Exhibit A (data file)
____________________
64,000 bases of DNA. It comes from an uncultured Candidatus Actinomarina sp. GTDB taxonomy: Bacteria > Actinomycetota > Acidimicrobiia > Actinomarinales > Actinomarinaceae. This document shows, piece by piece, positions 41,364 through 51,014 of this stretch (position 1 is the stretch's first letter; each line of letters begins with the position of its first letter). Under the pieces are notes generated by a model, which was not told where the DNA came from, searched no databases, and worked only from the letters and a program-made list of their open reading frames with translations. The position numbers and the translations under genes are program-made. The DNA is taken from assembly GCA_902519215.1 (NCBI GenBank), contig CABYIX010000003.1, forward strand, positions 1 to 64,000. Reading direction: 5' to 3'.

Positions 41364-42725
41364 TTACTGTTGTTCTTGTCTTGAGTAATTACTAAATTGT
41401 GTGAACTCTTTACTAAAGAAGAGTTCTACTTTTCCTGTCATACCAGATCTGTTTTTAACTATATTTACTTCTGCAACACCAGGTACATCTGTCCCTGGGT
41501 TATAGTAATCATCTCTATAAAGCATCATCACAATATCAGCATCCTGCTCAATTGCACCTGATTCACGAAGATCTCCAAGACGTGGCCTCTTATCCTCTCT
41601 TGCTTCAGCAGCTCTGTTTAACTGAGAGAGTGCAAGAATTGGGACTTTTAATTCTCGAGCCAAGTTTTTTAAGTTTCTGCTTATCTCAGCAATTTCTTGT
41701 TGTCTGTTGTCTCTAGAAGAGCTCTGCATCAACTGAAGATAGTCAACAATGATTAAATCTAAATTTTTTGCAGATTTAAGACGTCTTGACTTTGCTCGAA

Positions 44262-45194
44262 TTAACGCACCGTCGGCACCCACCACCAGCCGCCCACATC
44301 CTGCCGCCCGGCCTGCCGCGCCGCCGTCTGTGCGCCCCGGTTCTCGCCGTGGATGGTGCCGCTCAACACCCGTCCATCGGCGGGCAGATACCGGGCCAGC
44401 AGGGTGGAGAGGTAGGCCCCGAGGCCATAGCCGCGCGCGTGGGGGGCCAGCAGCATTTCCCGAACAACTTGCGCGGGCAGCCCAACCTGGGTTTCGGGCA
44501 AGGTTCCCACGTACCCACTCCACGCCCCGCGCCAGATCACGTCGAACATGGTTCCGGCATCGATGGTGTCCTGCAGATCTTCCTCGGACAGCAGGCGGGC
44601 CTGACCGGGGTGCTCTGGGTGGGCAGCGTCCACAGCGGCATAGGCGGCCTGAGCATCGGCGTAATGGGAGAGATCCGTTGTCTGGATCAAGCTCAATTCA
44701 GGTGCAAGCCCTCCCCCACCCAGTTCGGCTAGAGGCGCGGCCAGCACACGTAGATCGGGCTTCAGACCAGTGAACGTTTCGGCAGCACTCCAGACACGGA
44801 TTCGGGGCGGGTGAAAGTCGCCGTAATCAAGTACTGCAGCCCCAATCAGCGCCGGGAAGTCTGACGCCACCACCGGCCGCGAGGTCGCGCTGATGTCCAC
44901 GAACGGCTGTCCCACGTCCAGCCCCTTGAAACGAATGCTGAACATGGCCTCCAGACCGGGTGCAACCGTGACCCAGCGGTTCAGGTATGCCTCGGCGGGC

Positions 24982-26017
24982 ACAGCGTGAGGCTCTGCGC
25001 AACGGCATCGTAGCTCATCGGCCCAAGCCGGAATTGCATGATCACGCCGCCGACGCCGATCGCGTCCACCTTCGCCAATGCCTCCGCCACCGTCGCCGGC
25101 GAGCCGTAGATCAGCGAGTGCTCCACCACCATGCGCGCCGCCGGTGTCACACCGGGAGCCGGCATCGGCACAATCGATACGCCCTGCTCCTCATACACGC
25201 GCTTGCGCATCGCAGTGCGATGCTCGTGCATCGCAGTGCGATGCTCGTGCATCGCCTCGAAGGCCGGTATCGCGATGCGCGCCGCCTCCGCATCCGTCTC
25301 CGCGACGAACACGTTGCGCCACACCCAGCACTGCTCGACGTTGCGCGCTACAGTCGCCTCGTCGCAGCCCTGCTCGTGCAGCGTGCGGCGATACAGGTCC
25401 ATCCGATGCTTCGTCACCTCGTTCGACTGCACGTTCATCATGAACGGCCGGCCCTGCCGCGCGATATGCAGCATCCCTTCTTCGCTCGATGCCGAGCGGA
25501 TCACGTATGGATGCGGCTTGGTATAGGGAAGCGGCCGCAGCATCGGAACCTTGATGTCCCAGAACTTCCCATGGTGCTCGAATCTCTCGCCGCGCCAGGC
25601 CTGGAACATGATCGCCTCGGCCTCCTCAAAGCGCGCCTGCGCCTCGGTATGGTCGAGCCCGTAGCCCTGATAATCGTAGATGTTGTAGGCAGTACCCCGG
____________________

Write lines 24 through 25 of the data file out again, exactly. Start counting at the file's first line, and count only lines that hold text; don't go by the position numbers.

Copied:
25501 TCACGTATGGATGCGGCTTGGTATAGGGAAGCGGCCGCAGCATCGGAACCTTGATGTCCCAGAACTTCCCATGGTGCTCGAATCTCTCGCCGCGCCAGGC
25601 CTGGAACATGATCGCCTCGGCCTCCTCAAAGCGCGCCTGCGCCTCGGTATGGTCGAGCCCGTAGCCCTGATAATCGTAGATGTTGTAGGCAGTACCCCGG